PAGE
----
The deal, which Thermo expects to close toward the end of the year, will give the scientific instrument maker a global supplier of blood-test systems with $525 million in annual sales, more than $200 million in operating income, and 1,500 employees.
Thermo CEO Marc N. Casper says the purchase is “a major step forward in our strategy to enhance Thermo’s global presence in specialty diagnostics.” He adds that Phadia “has significant growth opportunities in the large, underpenetrated U.S. market and can leverage our strong presence in emerging geographies.”
Founded in 1967, Phadia has belonged to Cinven since 2007. The sale will bring Cinven a profit of more than $1.4 billion.
Phadia says sales of its allergy tests account for 85% of its revenue and are growing by 9% annually. Such tests, based on blood samples, are an alternative to the widely used but irritating scratch tests in the U.S. Phad ia says it also has a development pipeline of new biomarkers for autoimmunity testing.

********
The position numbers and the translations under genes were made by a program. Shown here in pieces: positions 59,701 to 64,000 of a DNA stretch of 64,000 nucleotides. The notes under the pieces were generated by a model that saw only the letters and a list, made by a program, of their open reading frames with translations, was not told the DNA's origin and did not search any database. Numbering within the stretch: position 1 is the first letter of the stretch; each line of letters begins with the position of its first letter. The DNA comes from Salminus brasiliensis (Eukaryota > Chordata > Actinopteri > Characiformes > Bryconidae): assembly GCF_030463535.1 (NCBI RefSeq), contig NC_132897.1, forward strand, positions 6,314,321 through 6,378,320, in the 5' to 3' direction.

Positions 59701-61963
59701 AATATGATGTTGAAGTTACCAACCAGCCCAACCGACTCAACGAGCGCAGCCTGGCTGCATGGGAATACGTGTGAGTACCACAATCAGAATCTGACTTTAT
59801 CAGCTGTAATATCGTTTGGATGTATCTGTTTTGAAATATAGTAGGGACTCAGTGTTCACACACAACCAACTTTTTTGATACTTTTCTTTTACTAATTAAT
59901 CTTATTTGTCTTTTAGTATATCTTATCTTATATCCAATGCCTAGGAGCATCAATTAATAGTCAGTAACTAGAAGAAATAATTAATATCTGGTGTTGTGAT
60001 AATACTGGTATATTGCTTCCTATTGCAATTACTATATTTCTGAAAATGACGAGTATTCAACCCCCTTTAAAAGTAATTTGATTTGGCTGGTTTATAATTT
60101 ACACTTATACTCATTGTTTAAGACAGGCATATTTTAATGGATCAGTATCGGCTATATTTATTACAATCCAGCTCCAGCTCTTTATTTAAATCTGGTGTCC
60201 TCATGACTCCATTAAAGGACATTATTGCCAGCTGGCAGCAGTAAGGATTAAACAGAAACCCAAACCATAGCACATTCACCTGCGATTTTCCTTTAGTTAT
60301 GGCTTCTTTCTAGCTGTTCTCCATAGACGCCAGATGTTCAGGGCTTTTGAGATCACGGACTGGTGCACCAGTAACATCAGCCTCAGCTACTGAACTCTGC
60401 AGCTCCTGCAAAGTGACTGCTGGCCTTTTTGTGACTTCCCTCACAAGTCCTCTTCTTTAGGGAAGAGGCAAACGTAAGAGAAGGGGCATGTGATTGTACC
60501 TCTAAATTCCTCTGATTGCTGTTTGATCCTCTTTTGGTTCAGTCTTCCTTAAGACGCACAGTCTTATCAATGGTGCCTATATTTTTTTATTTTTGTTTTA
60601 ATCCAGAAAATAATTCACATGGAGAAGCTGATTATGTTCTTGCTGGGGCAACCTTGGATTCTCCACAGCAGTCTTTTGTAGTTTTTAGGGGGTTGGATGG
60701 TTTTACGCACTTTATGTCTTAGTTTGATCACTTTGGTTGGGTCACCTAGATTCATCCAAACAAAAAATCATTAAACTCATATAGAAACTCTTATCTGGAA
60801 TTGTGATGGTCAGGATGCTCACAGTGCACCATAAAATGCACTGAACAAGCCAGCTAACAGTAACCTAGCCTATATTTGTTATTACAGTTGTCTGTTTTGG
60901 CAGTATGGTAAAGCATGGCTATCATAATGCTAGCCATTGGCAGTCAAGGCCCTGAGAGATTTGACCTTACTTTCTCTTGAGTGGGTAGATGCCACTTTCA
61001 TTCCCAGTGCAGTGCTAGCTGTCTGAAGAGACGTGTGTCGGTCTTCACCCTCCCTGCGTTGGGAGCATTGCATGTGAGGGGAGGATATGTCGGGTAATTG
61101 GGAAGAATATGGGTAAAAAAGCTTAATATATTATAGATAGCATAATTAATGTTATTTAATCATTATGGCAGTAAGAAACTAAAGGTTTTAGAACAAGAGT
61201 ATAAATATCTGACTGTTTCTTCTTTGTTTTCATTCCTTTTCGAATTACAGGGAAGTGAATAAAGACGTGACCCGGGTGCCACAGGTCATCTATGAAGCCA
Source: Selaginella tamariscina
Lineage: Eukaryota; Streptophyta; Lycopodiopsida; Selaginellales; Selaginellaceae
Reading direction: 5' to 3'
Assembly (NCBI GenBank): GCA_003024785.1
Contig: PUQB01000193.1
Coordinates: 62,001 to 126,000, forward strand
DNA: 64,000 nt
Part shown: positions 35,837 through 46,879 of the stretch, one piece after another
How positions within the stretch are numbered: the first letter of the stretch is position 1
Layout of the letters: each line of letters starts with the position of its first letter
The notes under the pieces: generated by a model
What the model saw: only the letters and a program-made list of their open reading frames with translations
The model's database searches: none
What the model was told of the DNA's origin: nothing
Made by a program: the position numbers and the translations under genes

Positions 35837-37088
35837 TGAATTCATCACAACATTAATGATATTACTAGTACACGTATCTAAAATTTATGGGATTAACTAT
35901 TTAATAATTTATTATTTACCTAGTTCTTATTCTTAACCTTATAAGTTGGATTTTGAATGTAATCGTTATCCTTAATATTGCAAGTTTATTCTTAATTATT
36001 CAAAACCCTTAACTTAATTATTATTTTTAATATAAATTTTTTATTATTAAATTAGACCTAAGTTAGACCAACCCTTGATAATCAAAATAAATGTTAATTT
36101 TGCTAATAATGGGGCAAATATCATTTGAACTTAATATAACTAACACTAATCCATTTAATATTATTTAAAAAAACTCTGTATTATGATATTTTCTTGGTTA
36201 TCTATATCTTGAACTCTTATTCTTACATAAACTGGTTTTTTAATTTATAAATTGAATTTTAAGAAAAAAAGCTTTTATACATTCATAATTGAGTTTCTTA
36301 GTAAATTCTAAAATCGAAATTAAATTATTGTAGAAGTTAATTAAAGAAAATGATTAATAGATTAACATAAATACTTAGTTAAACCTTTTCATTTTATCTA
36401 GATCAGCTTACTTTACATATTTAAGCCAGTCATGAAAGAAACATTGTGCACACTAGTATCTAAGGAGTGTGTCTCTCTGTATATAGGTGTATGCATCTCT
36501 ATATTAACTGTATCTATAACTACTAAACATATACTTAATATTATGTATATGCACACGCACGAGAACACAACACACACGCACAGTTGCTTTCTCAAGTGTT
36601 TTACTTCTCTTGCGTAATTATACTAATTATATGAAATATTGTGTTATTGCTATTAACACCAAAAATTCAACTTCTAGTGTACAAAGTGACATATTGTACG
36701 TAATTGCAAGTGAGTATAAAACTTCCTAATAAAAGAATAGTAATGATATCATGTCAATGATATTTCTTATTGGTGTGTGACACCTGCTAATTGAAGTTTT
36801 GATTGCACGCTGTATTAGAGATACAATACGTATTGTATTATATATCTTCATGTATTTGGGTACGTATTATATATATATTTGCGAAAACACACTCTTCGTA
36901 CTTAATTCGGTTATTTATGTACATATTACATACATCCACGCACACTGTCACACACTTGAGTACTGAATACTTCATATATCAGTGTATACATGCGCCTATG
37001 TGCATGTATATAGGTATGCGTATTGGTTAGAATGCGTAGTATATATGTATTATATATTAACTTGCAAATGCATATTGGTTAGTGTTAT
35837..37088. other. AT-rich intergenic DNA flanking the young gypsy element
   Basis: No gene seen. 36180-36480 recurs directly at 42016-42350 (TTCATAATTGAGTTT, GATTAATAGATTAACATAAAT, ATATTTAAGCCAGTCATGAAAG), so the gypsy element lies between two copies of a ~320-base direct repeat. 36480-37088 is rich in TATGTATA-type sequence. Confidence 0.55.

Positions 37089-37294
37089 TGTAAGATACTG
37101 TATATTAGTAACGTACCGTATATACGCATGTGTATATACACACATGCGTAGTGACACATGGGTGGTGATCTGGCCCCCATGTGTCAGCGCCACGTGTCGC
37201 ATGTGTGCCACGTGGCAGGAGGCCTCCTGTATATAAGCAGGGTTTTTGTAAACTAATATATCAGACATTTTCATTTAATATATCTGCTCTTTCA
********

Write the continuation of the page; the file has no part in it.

Thermo will make use of its existing infrastructure and distribution channels to market Phadia products, Casper told analysts in a conference call after the deal was announced. By 2014, he expects to generate an additional $15 million in operating income from Phadia by leveraging Thermo’s global infrastructure and another $20 million by taking advantage of existing sales channels.
For Thermo, the acquisition will add a fourth leg to a diagnostics business that now includes microbiology, anatomical pathology, and specialty assay segments. Together, they generated sales of $1.4 billion in 2010.
The deal to acquire Phadia wraps up a busy few days for Thermo. On May 13, the company completed the $2.1 billion acquisition of chromatography instrument maker Dionex, and a few days later it bought Sterilin, a maker of single-use products for life sciences customers (see page 22).